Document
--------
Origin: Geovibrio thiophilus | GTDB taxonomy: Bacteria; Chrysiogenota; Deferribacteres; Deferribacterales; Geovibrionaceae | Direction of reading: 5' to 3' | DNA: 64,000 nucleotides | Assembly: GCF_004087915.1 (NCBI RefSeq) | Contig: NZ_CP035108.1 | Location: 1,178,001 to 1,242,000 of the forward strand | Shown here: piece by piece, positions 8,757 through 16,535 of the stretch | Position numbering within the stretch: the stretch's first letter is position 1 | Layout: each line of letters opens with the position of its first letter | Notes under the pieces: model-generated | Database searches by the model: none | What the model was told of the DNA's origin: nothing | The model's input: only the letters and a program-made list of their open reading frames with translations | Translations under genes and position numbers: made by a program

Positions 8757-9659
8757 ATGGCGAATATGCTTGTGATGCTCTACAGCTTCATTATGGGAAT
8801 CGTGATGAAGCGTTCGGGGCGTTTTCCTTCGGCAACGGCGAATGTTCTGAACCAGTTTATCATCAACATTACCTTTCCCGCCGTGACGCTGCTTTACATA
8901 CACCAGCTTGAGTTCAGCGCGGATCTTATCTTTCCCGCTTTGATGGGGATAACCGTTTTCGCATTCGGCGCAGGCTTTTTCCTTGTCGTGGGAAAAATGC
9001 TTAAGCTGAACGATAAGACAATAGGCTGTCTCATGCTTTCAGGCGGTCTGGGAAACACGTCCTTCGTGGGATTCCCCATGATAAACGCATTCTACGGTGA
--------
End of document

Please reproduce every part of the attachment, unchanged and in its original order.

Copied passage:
Origin: Geovibrio thiophilus | GTDB taxonomy: Bacteria; Chrysiogenota; Deferribacteres; Deferribacterales; Geovibrionaceae | Direction of reading: 5' to 3' | DNA: 64,000 nucleotides | Assembly: GCF_004087915.1 (NCBI RefSeq) | Contig: NZ_CP035108.1 | Location: 1,178,001 to 1,242,000 of the forward strand | Shown here: piece by piece, positions 8,757 through 16,535 of the stretch | Position numbering within the stretch: the stretch's first letter is position 1 | Layout: each line of letters opens with the position of its first letter | Notes under the pieces: model-generated | Database searches by the model: none | What the model was told of the DNA's origin: nothing | The model's input: only the letters and a program-made list of their open reading frames with translations | Translations under genes and position numbers: made by a program

Positions 8757-9659
8757 ATGGCGAATATGCTTGTGATGCTCTACAGCTTCATTATGGGAAT
8801 CGTGATGAAGCGTTCGGGGCGTTTTCCTTCGGCAACGGCGAATGTTCTGAACCAGTTTATCATCAACATTACCTTTCCCGCCGTGACGCTGCTTTACATA
8901 CACCAGCTTGAGTTCAGCGCGGATCTTATCTTTCCCGCTTTGATGGGGATAACCGTTTTCGCATTCGGCGCAGGCTTTTTCCTTGTCGTGGGAAAAATGC
9001 TTAAGCTGAACGATAAGACAATAGGCTGTCTCATGCTTTCAGGCGGTCTGGGAAACACGTCCTTCGTGGGATTCCCCATGATAAACGCATTCTACGGTGA